For 1 Year, 100 Movies, contributor/filmmaker Trey Hock is watching all of AFI’s 100 Years, 100 Movies list (compiled in 2007) in one year. His reactions to each film are recorded here twice a week until the year (and list) is up!
“Titanic” is a massive film in every way possible. It is long, technologically demanding, and a period piece set on a steamship in 1914. In 1997, it was one of the most expensive films ever produced and became the highest-grossing film of all time, until James Cameron broke his own record with “Avatar”. Unfortunately “Titanic” lacks the staying power of its epic predecessors.
When I first saw “Titanic” during its original release, I was largely unimpressed. The special effects were remarkable for the time, and the slow rising water did add a sense of tension and doom, but the story and characters were lackluster and never felt shiny or real. I was of the belief that Cameron could have made a compelling story based on real characters from the Titanic, instead of choosing to create a wholly synthetic set of characters. This complaint would have been minor had his fictional characters been compelling.
My wife, Jaime, liked “Titanic” when it came out. So it was important to me that I watch it with her this time through. I wanted to keep myself in check, and see if her perspective (or mine) had changed.
Her first vocal criticism of the film came roughly 30 minutes in. I had been cringing a bit at the CG special effects. The boat has not aged well, and in a film that relies on grand computer-generated shots of the Titanic to establish the scale of the ship and place the characters in this historic vessel, it hurts. Jaime’s statement was that it all just looked fake. This fakeness was a constant reminder that we were watching a movie and hindered our ability to immerse ourselves in the story.
The next flaw that came into harsh scrutiny was a deal-breaker. The dialogue and interactions between the main characters are stiff and awkward. Jaime’s description was more direct. She said she just didn’t believe that either Jack (Leonardo DiCaprio) or Rose (Kate Winslet) were in love. The words emerge from Winslet’s and DiCaprio’s mouths as if they have been carved out of wood. This is not so much a criticism of either’s acting ability, though neither was exceptional by a long way, but is a condemnation of the script, and Cameron’s unforgivable knack for schmaltzy, syrup-ridden dialogue. When the scenes work, which is rare, it is in spite of the written dialogue and not because of it.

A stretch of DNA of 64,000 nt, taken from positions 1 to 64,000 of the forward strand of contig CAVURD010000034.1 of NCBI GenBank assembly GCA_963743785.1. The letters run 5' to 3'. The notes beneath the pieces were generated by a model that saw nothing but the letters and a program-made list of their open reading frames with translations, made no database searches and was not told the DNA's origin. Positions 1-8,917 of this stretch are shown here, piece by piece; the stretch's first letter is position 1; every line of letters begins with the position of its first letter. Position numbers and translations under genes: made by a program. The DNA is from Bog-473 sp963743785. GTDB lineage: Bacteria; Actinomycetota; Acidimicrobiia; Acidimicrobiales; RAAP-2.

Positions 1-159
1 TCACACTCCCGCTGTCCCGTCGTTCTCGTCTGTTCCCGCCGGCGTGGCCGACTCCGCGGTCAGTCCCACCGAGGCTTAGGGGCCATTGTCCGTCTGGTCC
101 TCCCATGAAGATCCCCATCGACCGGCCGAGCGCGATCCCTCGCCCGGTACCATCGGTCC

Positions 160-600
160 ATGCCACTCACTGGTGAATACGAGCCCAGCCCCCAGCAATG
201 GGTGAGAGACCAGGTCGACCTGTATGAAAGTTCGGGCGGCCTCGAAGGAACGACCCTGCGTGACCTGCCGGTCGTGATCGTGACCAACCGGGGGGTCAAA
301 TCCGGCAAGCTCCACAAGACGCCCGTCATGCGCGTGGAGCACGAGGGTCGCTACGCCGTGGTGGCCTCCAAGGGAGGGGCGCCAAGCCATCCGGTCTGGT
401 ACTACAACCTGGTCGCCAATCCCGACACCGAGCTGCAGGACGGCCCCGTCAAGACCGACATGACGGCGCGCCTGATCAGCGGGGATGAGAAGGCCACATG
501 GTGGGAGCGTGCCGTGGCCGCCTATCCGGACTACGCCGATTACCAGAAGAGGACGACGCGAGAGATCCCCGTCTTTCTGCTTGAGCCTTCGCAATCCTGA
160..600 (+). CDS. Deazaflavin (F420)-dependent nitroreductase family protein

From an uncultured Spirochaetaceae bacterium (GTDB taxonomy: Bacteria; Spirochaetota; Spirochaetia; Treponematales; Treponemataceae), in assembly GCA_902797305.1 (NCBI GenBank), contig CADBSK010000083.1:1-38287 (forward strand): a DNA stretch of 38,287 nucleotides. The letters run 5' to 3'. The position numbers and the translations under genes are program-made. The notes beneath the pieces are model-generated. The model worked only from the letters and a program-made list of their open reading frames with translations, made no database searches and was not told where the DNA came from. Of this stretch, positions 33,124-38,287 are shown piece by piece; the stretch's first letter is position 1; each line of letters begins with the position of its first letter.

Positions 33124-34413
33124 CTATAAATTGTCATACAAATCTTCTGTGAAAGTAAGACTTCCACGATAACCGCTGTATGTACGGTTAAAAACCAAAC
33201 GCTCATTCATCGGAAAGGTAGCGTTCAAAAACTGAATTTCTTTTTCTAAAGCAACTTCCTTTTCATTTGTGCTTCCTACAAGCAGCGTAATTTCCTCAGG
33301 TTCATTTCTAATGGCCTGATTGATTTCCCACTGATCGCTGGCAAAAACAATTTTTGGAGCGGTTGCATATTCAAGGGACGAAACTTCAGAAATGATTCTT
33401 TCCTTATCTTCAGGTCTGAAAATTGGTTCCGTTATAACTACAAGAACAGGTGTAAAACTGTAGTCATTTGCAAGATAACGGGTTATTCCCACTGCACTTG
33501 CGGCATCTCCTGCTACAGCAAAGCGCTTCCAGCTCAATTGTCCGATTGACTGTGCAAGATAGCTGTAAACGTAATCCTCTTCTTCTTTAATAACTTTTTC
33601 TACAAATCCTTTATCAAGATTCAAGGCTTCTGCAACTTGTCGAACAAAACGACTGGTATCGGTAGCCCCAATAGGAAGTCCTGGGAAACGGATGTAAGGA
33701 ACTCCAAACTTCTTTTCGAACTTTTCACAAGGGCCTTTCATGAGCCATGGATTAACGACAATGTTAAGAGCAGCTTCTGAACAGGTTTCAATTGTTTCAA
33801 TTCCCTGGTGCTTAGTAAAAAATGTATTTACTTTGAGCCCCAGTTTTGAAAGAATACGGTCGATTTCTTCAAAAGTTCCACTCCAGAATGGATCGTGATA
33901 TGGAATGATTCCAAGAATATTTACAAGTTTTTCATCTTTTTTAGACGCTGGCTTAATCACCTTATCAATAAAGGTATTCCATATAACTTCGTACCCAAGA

Here are three examples, and I tried to pick recognizable scenes, because if they don’t work then the movie as a whole falls apart. The first is between Jack and Rose the day after he saved her from jumping off the stern. Vimeo was being a jerk. So the audio on this first scene doesn’t start until about fifteen seconds into the clip.
Rose calling Jack annoying is pretty much the pot calling the kettle black, as far as I’m concerned. The next scene consists of Jack and Rose at the bow at sunset.
Sheer treacle, but nothing compared to the final example, which is Jack’s final plea to Rose.
Everything about his speech feels wrong. This is not the passionate, desperate call from one lover to another to survive against all odds. Instead it has a grandfatherly weirdness. It feels old and stupid given the situation. “You’re gonna make lots of babies.” Nope, I don’t believe that this line happens.
Old lady Rose (Gloria Stuart) doesn’t get a free pass either. This scene shows her embellishing the already atrocious dialogue with an elementary schoolteacher-like reading-out-loud voice.
“A woman’s heart is a deep ocean of secrets.” Ugh. This is James Cameron’s way of saying, “It’s complicated.”
I know that I’m being pretty harsh, but I don’t think that you should get on the AFI list solely because your film made a lot of money. This time through “Titanic” I did notice that the supporting characters were pretty darn good. Here is the scene when the ship’s architect (Victor Garber) is telling the captain (Bernard Hill) that Titanic will sink.
Those performances are thought out and subtle. This is one of the only moments that I believe in the whole of “Titanic”.
When Cameron directs visual sequences that don’t rely on dialogue, often they work. Here is one such sequence, which is melodramatic, but still touching and emotional.
Still these two scenes are minor victories in a three-plus-hour steaming pile of predictable garbage.
One final scene and I’ll leave you alone until #82.
“I see you?” Hmmm, kinda makes you rethink “Avatar”.
Up next, “Sunrise” (1927).